Raw hides shortage hits Bata Shoe Company
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The shortage comes after suppliers increased the price of the hides by 20 percent from $1 per kg to $1,20 per kg which threatened the viability of the shoe manufacturing giant especially with the influx of cheap imports especially from the Far East.
The rise in the price of the hides comes barely eight months after suppliers under their umbrella organisation, the Hides Collectors Association (HCA), hiked the price of raw hides by 25 percent from $0,75 per kg to $1 per kg in May.
Bata managing director Mr Luis Pinto blamed the current shortage to illegal exports of the commodity and added the new price would hurt the company which was still recovering from a decade of sanctions-induced economic meltdown.
"Today, there are shortages of raw hides for our local industry. The available suppliers demand $1,20 or more per kg of raw hides making it impossible for the local industry to be competitive at this price level. The ripple effect is that at the end of the day, it is better to import footwear than to produce locally.
"We have made rigorous efforts to try and get raw hides to operate our tannery and shoe factory but we continue to face challenges to meet our daily capacity hence publishing in media as another way of trying to reach out to many people. The local leather industry has been hit hard left, right and centre through illegal exports of raw hides. This has adversely crippled the industry especially where the so much needed raw hides are smuggled thus depriving the local industry of the opportunity to recover and grow with each passing day," he said.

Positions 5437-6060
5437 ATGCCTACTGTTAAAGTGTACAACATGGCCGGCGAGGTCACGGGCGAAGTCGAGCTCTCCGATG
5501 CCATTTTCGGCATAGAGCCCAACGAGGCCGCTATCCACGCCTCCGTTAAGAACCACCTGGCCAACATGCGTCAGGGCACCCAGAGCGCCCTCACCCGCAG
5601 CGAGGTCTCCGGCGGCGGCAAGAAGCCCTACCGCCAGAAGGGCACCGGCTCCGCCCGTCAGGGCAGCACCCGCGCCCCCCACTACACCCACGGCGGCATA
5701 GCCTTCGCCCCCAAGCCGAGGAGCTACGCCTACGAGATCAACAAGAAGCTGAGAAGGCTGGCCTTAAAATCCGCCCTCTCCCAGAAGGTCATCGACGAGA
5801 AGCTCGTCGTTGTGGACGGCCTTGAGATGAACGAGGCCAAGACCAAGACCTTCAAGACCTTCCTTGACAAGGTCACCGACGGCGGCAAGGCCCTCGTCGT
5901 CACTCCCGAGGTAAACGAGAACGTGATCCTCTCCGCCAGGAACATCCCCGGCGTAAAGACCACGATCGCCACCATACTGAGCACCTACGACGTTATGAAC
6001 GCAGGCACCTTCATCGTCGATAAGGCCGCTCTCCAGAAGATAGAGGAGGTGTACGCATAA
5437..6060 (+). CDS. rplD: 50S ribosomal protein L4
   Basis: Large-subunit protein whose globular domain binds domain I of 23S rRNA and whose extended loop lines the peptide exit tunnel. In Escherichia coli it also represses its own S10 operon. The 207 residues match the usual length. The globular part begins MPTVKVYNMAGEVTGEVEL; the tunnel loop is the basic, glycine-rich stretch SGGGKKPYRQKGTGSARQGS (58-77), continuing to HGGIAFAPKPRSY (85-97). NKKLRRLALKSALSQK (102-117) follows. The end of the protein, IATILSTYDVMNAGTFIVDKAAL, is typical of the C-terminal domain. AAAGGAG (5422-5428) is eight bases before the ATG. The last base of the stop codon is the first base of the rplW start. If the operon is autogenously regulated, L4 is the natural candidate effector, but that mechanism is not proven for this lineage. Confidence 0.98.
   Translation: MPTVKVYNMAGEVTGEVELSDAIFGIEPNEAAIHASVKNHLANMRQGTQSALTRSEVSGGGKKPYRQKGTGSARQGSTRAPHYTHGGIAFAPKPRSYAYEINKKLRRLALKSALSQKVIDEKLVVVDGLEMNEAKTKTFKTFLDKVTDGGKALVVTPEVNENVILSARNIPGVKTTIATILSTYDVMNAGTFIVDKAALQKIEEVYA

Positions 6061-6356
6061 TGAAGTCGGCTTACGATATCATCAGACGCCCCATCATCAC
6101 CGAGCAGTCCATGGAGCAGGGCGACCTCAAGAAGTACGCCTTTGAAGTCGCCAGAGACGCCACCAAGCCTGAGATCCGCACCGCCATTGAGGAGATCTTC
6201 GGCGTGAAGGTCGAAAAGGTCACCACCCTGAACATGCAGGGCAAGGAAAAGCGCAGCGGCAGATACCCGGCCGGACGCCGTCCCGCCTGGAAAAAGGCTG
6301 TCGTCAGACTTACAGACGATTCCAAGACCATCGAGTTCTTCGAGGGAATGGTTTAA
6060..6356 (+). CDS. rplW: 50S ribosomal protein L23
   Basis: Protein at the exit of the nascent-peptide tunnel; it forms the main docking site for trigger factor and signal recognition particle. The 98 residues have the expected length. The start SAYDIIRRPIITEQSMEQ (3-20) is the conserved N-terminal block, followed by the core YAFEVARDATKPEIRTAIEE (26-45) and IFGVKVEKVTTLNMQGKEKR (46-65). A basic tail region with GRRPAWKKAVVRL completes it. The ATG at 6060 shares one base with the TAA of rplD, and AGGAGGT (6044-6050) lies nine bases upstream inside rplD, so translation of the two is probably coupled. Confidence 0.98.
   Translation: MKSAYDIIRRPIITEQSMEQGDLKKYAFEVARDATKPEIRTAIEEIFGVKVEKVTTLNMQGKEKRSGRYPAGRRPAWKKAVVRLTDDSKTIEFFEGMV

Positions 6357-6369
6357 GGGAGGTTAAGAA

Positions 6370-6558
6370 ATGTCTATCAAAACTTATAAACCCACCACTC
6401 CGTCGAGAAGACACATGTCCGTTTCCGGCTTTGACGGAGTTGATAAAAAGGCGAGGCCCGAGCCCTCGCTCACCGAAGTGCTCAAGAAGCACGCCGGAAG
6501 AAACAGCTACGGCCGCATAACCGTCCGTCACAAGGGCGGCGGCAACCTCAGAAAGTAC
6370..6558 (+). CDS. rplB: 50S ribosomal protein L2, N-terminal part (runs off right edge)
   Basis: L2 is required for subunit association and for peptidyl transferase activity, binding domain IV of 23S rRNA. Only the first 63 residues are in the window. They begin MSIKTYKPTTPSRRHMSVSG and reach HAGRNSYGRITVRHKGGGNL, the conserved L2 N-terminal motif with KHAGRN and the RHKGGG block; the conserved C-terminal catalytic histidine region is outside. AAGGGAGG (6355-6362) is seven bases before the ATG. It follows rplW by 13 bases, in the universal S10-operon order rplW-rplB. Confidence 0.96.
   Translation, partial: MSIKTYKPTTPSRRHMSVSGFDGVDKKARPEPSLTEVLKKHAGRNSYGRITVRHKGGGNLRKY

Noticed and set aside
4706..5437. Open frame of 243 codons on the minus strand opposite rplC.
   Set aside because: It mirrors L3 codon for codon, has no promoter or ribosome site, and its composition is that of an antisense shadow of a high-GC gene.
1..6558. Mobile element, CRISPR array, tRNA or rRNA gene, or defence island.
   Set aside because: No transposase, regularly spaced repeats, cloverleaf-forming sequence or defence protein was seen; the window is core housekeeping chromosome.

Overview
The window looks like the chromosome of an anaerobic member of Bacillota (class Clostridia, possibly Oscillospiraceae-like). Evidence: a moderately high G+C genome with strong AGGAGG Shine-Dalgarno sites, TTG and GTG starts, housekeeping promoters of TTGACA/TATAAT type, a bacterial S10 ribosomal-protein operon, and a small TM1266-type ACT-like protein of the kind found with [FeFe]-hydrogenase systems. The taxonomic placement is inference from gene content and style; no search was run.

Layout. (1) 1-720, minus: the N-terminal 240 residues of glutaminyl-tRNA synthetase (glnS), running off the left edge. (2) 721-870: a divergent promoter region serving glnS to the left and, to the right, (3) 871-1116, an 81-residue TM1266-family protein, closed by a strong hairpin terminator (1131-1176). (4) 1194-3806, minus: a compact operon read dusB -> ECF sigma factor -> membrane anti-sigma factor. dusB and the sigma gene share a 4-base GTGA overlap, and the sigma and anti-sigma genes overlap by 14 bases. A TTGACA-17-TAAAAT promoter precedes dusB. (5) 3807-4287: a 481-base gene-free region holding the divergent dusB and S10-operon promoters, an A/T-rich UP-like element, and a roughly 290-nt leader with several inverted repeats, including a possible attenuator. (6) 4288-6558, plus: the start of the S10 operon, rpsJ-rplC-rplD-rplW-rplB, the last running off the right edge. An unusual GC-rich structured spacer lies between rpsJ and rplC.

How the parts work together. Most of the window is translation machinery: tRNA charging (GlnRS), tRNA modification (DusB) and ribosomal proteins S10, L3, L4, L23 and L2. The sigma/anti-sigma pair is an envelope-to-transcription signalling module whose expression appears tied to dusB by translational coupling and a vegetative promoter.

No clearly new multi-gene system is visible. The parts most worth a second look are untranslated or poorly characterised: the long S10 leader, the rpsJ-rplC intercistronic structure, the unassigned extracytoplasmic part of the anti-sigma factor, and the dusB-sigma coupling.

Mr Pinto said his company was in negotiations with the Hides Collectors Association to try and find a solution to the impasse but warned that if an agreement was not reached soon the company might be forced to retrench part of its 1 440 workforce and scale down operations.
"It is hoped that the local authority and all the relevant stakeholders will take a proactive step in assisting to curb the illegal exports of raw hides because raw hides remain the flesh, blood and bones of the footwear industry.
"Without raw hides, which after all, constitute the basic ingredient of leather products, losses and diminishing production will ensue, We have not sat idly hoping and wishing for a meaningful change in the leather sector. We have invited Hides Collectors Association for a meeting to try and reach some form of agreement to help us acquire raw hides from their partners.
"The result of this engagement has not yielded any positive result yet with each passing day we are confronted with painful options which are to import finished leather, to close local tannery, to scale down operations within every sector of leather and shoe products, to retrench employees so as to meet our reduced operational needs and to completely abandon production of footwear and specialise in exclusive imports for the local market."
The problems bedevilling the sector may affect the company's refurbishment exercise which was meant to increase production from 60 percent capacity utilisation to optimum levels by July this year.
At its peak Bata produced two million pair of shoes per year and employed over 5 000 workers.
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